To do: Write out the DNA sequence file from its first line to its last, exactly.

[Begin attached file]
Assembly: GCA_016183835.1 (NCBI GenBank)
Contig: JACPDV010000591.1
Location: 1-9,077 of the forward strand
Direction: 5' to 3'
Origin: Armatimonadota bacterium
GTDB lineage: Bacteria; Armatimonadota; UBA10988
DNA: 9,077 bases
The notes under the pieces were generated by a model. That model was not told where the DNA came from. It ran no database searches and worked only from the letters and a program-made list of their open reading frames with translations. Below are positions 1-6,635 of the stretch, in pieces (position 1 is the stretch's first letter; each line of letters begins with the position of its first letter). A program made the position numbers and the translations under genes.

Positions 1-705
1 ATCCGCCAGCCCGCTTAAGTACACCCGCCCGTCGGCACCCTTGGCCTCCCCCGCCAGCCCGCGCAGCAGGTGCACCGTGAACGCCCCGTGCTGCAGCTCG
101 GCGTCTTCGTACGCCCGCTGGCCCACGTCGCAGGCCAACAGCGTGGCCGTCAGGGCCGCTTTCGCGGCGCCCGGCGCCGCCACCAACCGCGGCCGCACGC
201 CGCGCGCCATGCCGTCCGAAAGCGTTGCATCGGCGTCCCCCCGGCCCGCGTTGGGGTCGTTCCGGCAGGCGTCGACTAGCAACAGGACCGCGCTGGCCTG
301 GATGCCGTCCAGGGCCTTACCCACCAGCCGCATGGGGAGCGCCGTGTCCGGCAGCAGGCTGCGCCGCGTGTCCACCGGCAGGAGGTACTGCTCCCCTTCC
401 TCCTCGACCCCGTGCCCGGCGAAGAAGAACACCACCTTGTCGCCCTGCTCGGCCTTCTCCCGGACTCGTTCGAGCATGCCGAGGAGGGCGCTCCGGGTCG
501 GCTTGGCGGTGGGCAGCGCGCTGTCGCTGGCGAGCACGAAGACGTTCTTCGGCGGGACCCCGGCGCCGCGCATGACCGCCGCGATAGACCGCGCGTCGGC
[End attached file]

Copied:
Assembly: GCA_016183835.1 (NCBI GenBank)
Contig: JACPDV010000591.1
Location: 1-9,077 of the forward strand
Direction: 5' to 3'
Origin: Armatimonadota bacterium
GTDB lineage: Bacteria; Armatimonadota; UBA10988
DNA: 9,077 bases
The notes under the pieces were generated by a model. That model was not told where the DNA came from. It ran no database searches and worked only from the letters and a program-made list of their open reading frames with translations. Below are positions 1-6,635 of the stretch, in pieces (position 1 is the stretch's first letter; each line of letters begins with the position of its first letter). A program made the position numbers and the translations under genes.

Positions 1-705
1 ATCCGCCAGCCCGCTTAAGTACACCCGCCCGTCGGCACCCTTGGCCTCCCCCGCCAGCCCGCGCAGCAGGTGCACCGTGAACGCCCCGTGCTGCAGCTCG
101 GCGTCTTCGTACGCCCGCTGGCCCACGTCGCAGGCCAACAGCGTGGCCGTCAGGGCCGCTTTCGCGGCGCCCGGCGCCGCCACCAACCGCGGCCGCACGC
201 CGCGCGCCATGCCGTCCGAAAGCGTTGCATCGGCGTCCCCCCGGCCCGCGTTGGGGTCGTTCCGGCAGGCGTCGACTAGCAACAGGACCGCGCTGGCCTG
301 GATGCCGTCCAGGGCCTTACCCACCAGCCGCATGGGGAGCGCCGTGTCCGGCAGCAGGCTGCGCCGCGTGTCCACCGGCAGGAGGTACTGCTCCCCTTCC
401 TCCTCGACCCCGTGCCCGGCGAAGAAGAACACCACCTTGTCGCCCTGCTCGGCCTTCTCCCGGACTCGTTCGAGCATGCCGAGGAGGGCGCTCCGGGTCG
501 GCTTGGCGGTGGGCAGCGCGCTGTCGCTGGCGAGCACGAAGACGTTCTTCGGCGGGACCCCGGCGCCGCGCATGACCGCCGCGATAGACCGCGCGTCGGC